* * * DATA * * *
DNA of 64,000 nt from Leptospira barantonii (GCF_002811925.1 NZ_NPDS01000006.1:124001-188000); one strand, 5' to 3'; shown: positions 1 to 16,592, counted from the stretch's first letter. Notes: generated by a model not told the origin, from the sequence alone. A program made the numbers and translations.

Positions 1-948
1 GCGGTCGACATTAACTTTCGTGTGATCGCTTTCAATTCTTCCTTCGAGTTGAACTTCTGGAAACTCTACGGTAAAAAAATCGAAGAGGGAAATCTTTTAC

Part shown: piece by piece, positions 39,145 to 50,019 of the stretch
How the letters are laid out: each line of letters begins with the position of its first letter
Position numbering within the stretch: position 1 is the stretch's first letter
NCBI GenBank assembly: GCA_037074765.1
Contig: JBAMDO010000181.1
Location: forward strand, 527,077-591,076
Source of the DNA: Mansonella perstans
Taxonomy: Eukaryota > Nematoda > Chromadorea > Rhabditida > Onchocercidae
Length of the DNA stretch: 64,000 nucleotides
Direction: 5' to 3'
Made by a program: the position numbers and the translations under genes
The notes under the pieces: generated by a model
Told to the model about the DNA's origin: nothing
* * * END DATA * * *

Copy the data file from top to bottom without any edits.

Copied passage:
DNA of 64,000 nt from Leptospira barantonii (GCF_002811925.1 NZ_NPDS01000006.1:124001-188000); one strand, 5' to 3'; shown: positions 1 to 16,592, counted from the stretch's first letter. Notes: generated by a model not told the origin, from the sequence alone. A program made the numbers and translations.

Positions 1-948
1 GCGGTCGACATTAACTTTCGTGTGATCGCTTTCAATTCTTCCTTCGAGTTGAACTTCTGGAAACTCTACGGTAAAAAAATCGAAGAGGGAAATCTTTTAC

Part shown: piece by piece, positions 39,145 to 50,019 of the stretch
How the letters are laid out: each line of letters begins with the position of its first letter
Position numbering within the stretch: position 1 is the stretch's first letter
NCBI GenBank assembly: GCA_037074765.1
Contig: JBAMDO010000181.1
Location: forward strand, 527,077-591,076
Source of the DNA: Mansonella perstans
Taxonomy: Eukaryota > Nematoda > Chromadorea > Rhabditida > Onchocercidae
Length of the DNA stretch: 64,000 nucleotides
Direction: 5' to 3'
Made by a program: the position numbers and the translations under genes
The notes under the pieces: generated by a model
Told to the model about the DNA's origin: nothing